Prime Minister Scott Morrison announced a home quarantine trial in South Australia for fully vaccinated travellers, which he said could pave the way for Australians to be allowed to leave and return.
It may also see some Australians who are stranded overseas and want to return home avoid hotels and quarantine in their own country.
Here’s what we know so far about the trial and what it might mean for future travel.
How will it work?
On Friday, the National Cabinet agreed to conduct a home quarantine trial, which would relieve pressure on the hotel system and allow more people to return to the country in the future.
South Australia has offered to host the trial, which is scheduled to begin in September and will involve approximately 100 people.
It will be available only to those who have been fully vaccinated in Australia — with Pfizer or AstraZeneca — prior to travelling overseas.
And they can only participate if they have visited a low risk “green” country.
Green countries are those with a low number of people infected with COVID-19 and where authorities can track and detect cases.
People chosen for the programme will spend two weeks at home and will be tracked using GPS via a smartphone app.
But, before you put your hand up, the South African government has already stated that the pilot programme will include local Paralympians and Defence Force members.
Paralympics Australia stated that it was working to determine the best method of quarantine for the more than 70 athletes returning from the Tokyo Olympics.
“We are committed to working with the authorities to support this trial in South Australia and we will continue to work through the detailed planning process as it continues to eventuate,” the organisation said in a statement.
If the trial works, what happens next?
If the pilot program is given the tick of approval by the Australian Health Protection Principal Committee (AHPPC), the medical advisory body in charge of public health emergencies, it’s then up to other states and territories to take up the program if they wish.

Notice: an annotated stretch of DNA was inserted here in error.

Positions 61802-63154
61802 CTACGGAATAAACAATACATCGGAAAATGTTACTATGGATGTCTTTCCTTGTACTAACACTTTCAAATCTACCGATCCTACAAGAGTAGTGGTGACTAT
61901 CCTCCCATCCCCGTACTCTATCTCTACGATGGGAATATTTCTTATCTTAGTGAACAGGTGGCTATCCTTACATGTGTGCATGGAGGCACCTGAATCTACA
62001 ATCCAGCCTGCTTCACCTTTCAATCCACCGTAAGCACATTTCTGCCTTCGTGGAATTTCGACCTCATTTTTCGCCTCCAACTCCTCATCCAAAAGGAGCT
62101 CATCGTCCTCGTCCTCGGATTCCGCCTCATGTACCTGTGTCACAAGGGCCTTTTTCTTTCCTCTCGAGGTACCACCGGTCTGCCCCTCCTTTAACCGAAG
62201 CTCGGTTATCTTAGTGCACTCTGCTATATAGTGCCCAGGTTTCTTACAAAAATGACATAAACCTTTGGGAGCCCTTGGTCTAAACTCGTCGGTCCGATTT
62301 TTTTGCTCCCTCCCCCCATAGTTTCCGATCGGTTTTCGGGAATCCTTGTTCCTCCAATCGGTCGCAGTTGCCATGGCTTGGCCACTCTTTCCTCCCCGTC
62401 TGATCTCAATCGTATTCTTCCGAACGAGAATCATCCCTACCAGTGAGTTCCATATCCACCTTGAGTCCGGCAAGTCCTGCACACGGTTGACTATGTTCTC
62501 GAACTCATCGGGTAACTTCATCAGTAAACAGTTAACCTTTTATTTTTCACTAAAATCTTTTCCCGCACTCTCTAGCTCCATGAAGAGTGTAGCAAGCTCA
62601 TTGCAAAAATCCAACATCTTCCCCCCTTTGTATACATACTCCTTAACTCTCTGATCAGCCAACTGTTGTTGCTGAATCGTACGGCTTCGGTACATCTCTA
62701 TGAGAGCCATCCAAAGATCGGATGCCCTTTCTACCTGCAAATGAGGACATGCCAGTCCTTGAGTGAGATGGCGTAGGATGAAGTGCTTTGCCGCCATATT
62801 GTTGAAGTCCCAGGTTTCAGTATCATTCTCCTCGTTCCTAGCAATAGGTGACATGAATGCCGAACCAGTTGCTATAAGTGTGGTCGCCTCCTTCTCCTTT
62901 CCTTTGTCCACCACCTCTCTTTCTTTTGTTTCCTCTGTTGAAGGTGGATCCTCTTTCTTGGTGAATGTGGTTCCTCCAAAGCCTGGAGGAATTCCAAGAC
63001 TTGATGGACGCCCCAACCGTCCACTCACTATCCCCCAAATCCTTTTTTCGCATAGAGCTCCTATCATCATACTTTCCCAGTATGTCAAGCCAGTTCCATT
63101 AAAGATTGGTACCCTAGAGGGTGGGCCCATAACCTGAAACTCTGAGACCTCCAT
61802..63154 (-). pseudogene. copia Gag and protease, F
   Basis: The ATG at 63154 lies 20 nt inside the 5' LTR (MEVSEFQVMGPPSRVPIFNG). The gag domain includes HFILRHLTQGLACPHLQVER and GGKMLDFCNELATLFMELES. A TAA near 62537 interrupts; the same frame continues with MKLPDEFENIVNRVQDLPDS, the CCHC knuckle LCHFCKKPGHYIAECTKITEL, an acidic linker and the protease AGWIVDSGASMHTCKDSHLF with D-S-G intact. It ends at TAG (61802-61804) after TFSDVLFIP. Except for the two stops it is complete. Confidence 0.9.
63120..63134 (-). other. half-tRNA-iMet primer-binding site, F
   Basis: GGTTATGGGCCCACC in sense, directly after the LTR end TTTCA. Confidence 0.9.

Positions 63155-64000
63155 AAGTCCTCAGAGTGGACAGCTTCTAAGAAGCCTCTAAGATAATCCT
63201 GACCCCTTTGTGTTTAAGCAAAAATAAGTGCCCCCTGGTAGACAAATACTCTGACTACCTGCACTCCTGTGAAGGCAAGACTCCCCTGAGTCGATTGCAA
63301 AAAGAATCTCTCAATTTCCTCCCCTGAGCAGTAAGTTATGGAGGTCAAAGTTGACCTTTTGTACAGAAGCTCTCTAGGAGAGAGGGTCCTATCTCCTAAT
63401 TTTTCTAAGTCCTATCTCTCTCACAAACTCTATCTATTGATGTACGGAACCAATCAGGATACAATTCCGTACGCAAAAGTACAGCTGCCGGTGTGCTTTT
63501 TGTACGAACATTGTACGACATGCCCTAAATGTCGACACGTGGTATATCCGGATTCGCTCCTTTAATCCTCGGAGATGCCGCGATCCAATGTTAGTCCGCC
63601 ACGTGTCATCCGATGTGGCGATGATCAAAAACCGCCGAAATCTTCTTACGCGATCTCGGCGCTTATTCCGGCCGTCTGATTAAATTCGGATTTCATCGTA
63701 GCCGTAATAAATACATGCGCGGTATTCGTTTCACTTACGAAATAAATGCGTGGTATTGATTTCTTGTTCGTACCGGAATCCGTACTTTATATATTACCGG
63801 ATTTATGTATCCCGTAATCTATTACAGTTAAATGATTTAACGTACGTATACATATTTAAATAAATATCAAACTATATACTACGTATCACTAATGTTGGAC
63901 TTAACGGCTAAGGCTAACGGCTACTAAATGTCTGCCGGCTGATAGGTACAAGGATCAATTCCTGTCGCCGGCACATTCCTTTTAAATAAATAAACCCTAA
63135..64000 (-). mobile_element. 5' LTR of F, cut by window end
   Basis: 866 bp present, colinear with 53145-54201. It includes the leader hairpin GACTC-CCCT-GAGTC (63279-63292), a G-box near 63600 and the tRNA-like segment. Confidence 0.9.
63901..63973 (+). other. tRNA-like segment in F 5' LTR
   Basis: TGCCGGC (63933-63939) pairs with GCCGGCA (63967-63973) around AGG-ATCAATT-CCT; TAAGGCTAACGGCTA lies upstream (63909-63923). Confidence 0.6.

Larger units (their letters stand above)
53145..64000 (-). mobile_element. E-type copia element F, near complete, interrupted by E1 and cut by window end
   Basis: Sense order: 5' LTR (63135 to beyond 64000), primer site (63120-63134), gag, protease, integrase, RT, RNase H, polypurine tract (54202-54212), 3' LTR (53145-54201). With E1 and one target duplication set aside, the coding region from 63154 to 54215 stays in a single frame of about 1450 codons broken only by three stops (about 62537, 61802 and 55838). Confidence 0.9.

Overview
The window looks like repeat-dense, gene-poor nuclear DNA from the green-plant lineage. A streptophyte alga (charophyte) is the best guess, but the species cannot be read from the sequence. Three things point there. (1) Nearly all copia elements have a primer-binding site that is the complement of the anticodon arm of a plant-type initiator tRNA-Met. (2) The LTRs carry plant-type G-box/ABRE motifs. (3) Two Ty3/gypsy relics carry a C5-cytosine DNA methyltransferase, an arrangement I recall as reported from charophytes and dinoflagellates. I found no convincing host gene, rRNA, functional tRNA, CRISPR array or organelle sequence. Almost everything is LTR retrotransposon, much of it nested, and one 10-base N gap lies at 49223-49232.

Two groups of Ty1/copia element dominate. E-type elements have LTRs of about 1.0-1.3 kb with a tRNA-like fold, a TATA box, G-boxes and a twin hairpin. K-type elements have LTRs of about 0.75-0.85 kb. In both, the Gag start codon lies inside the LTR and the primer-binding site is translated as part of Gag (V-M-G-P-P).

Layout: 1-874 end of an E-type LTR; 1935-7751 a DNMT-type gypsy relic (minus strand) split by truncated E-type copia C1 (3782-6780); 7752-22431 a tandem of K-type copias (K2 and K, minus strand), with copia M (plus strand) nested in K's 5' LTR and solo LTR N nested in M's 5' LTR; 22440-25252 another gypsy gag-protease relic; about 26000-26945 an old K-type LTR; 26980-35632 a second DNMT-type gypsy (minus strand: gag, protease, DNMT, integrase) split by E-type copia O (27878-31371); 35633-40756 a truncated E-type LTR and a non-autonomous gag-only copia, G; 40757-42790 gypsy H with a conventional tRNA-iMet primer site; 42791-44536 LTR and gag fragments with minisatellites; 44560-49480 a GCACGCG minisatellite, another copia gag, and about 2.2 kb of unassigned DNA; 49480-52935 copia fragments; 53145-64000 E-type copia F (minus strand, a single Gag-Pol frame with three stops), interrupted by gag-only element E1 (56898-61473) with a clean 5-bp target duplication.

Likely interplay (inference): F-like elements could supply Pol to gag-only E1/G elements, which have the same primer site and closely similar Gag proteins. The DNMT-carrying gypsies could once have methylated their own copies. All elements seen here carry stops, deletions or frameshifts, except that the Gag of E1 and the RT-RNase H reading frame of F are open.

The Commonwealth cannot control home quarantine programmes because the Federal Government is responsible for establishing national quarantine facilities, which some states and the federal opposition have called for.
While the trial programme will require people to stay at home for two weeks, future programmes may be reduced to seven days, depending on medical advice.
The number of people vaccinated in Australia is one of the factors that medical experts will consider.
Higher vaccination rates may result in shorter periods of quarantine at home and even in hotels.
The AHPPC will also consider whether people who have received one dose of vaccine may be eligible for home quarantine in the future.
Tourism Minister Dan Tehan is optimistic that home quarantine will be an option for many Australians in the run-up to Christmas, but he cautioned that it is dependent on a number of factors.
“Obviously, it would depend on Australians continuing to roll up their sleeves and get vaccinated, and if we can continue down that path, it would be fantastic to see home quarantine being used in the run-up to Christmas,” he said.
When can overseas travellers start at-home quarantine?
If you are currently abroad and have been vaccinated, you must still go through hotel quarantine for the time being; however, this may change in the future.
If the trial is successful and more Australians are immunised, the eligibility will be expanded.
It means that people who have been immunised overseas with a vaccine recognised by Australia may be allowed to return home.
At this point, Pfizer, AstraZeneca, and Johnson & Johnson vaccines are included.
Moderna is set to be approved by the Therapeutic Goods Administration later in the year, so people who receive that jab could also be eligible for home quarantine — although that is likely to still be months away.